As in any good relationship, both my wife and I of course have a few things that drive each other crazy. Being someone who writes about personal finance, I have a few things that I’ve discovered about my wife that drive me nuts when it comes to her handling of money. However, in an effort at full disclosure, I have a few items that drive her nuts as well.
While we’ve learned to live, and in some ways love our various financial habits, here are a few of mine that particularly get under my wife’s skin.
I track every penny I spend. While I don’t force this same sort of exactitude upon my wife, I know that she still thinks I carry it a bit too far. However, she’s willing to let this part of our financial life go since she realizes that it not only helps us form better spending policies and look for ways to cut costs, but it also assists me in coming up with new subject matter for my personal finance writing.
Swap Fun for Finances
While this habit of mine has saved us a lot of money over the years, it has also cost us some fun in the process. I often tend to overanalyze how costs will add up from partaking in certain activities rather than just going with the flow, which is what my wife is more apt to do. While this tends to cut down our entertainment and miscellaneous costs, at times it also cuts down on our enjoyment of life and living.
To better balance this aspect of our financial lives, we do several things. First off, we look for activities that we not only enjoy, but are cost effective as well, like going to the park, canoeing, camping, taking our son to the library, going out to eat at affordable family dining venues, and similar items. And since we are doing activities together, we typically share the cost with one another, which allows us to double our spending power, or in essence, cut the cost of such fun in half so that one person isn’t carrying the entire weight of our entertainment expenditures.
Watch and Worry
Largely due to my knowledge regarding personal finances, I likely tend to worry more about them than the average person might. You may have heard the phrase, “Ignorance is bliss.”
In some cases, I wish this was the case in our situation, and I’m sure my wife feels the same way sometimes. While she is happy that I try my best to safeguard our personal and financial information, I sometimes take it to the extreme and spend too much time and effort worrying about the possibilities and repercussions of certain personal financial situations. While this helps us better protect our finances through doing things like tracking expenses, watching account balances, changing passwords, and similar activities, my wife’s ability to maintain a more even keel about such issues helps balance my overprotective attitude.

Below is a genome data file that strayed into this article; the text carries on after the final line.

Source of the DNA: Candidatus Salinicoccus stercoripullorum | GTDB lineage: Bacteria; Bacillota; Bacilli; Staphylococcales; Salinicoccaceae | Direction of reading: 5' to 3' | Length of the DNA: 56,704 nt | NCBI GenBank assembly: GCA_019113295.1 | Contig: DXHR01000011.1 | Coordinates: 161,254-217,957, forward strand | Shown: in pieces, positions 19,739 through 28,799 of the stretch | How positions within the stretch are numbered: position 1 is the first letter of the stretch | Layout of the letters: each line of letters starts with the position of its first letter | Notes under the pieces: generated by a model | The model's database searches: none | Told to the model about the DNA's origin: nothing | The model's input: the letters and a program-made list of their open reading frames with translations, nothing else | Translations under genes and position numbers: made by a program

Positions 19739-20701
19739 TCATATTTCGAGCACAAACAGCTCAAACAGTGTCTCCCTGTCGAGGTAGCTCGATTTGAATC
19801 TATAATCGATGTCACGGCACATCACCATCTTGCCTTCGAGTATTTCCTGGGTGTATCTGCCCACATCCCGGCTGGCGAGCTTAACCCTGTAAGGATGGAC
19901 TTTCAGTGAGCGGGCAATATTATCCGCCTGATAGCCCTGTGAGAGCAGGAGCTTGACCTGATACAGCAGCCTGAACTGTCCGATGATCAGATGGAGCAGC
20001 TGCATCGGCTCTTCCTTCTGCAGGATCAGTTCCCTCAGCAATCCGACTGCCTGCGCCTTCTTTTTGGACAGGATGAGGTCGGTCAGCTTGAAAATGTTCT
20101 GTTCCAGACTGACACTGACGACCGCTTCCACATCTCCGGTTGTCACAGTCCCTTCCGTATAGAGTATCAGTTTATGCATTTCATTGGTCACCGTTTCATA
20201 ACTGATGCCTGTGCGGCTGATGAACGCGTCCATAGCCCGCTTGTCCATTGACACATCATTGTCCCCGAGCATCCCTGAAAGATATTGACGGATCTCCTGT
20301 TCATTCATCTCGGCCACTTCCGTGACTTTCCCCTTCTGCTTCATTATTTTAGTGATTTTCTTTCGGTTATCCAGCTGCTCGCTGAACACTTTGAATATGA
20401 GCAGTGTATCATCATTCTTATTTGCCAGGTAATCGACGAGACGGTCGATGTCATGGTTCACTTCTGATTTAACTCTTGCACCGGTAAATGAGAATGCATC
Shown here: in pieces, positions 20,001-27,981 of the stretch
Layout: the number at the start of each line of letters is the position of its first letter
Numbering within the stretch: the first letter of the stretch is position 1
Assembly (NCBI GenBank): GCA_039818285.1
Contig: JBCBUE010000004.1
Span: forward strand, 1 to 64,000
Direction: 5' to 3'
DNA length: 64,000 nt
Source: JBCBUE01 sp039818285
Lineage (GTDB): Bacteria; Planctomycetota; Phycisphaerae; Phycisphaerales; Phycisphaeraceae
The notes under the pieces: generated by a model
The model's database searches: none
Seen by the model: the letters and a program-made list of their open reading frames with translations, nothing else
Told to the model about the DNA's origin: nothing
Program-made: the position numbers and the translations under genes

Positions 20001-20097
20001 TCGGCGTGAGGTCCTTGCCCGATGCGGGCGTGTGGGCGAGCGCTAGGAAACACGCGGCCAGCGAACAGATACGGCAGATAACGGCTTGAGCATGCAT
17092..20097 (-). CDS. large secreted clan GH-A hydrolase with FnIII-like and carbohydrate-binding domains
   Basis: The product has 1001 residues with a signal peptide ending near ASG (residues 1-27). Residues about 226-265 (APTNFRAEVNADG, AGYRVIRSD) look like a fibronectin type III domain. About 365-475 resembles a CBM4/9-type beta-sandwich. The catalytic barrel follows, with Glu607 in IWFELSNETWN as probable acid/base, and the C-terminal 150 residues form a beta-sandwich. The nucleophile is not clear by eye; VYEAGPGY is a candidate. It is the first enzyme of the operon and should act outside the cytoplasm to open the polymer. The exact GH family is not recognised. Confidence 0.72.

Deal in Cash
Personally, I love dealing in cash. I find it to be reassuring and it doesn’t leave a paper or electronic trail of account or credit card numbers that can be hacked into or stolen by those without the best of intentions.
My wife is more of a credit card kind of girl and finds my love of cash somewhat silly. However, we balance each other well in that you really almost have to have a credit (or at least a debit) card these days for certain transactions, yet by using cash in many situations in which credit card usage isn’t necessary, we decrease the chance of our card information being compromised.
Costing us Money to Save Money
I come from a family that’s great at saving money, but whose efforts sometimes lead to situations in which we end up spending $1 to save 20 cents. Such situations remind me of my grandfather driving an extra 10 miles out of his way to save two cents a gallon on gas.
Thankfully, self-awareness and my wife pointing out such ridiculous behavior to me over the years, has awakened me to this fact. I’ve therefore become better at being able to look outside the immediate near-term savings to consider long-term affects and cost implications of saving a $1 today only to have it cost me $10 tomorrow.
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The author is not a licensed financial or relationship professional. The information provided in this article is for informational purposes only and does not constitute legal, financial or relationship advice. Any action taken by the reader due to the information provided in this article is solely at the reader’s discretion.